Bruce Feiler nailed it in describing his experience as part of Time Magazine’s 2011 health special on cancer.
He calls his cancer scan: “My regular date with my digital destiny, in which a few seconds of X-rays will show whether the handful of nodules that have been in my lungs since I was diagnosed with bone cancer three years ago have grown larger.
“All patients have complicated relationships with their scans, not unlike the hate-love relationships we have with other technologies in our lives. We first learn we have cancer from scans, then learn from them if that cancer has shrunk or disappeared, then learn if it has come back. Scans are like revolving doors, emotional roulette wheels that spin us around for a few days and spit us out the other side. Land on red, we’re in for another trip to Cancerland; land on black, we have a few more months of freedom.”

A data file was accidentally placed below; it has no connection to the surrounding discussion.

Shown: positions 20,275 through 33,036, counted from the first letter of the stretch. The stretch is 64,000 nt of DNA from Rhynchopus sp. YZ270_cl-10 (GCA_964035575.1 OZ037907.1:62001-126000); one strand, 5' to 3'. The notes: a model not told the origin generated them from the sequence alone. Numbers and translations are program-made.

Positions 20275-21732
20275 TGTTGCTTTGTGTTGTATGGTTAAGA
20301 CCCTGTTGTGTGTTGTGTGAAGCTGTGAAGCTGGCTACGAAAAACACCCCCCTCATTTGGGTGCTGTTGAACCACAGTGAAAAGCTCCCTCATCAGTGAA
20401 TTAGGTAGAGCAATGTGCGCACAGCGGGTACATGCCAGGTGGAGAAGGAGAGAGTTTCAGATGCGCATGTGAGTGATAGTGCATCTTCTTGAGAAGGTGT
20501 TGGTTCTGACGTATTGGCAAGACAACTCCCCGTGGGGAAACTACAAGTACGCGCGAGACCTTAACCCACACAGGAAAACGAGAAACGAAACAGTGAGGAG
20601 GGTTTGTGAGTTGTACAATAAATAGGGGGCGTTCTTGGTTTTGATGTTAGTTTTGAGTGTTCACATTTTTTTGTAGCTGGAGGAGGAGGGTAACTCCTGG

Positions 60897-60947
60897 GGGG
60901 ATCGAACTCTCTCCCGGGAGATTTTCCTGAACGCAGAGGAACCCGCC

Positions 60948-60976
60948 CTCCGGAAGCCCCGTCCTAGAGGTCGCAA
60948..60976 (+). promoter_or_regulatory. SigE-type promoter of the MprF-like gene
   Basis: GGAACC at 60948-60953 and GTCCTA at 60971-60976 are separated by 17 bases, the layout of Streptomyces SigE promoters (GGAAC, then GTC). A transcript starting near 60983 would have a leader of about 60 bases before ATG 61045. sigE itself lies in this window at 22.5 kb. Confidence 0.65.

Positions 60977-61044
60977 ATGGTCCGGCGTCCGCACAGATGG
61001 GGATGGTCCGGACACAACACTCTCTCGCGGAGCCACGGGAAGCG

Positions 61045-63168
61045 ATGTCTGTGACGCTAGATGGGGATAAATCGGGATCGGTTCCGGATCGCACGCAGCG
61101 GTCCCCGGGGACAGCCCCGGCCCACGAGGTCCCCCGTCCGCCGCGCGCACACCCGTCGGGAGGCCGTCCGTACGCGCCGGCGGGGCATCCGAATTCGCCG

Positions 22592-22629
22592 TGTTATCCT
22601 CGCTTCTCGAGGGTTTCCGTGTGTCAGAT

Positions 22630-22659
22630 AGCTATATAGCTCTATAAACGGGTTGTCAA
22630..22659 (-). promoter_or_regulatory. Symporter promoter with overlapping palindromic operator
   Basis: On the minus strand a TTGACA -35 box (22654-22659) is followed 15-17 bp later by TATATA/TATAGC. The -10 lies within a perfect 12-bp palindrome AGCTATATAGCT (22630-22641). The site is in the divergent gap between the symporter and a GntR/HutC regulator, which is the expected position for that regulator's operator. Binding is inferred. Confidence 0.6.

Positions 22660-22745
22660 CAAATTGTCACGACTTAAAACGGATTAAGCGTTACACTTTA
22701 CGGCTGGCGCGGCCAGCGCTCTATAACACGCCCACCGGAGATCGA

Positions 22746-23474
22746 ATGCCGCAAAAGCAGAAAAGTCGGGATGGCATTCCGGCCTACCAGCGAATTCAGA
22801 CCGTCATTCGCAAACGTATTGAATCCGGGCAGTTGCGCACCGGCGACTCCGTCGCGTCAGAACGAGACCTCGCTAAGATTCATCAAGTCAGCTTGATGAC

What does scanxiety mean for me?
That my 12 year old still likes to sleep with me, and it comforts us both. It grows in frequency as we get closer to the time to return for scans.
In the week before our trip, I plan what I need to do and methodically avoid doing it all until the last possible moment so I can run around insanely and threaten to miss a plane or otherwise delay the inevitable trip. Every time.
Last night, I stayed up until 3 am. I forced myself to eat once today. I cried more times than I can count, but no one even saw.
Tomorrow is just another day. But Tuesday. Tuesday is completely unknown. Because tomorrow can change everything.
And I don’t fear the what ifs. But this is my reality. Whether I acknowledge it or not, it is there. Like our shadow…
And the only way I can cope is to cling desperately and completely to HOPE.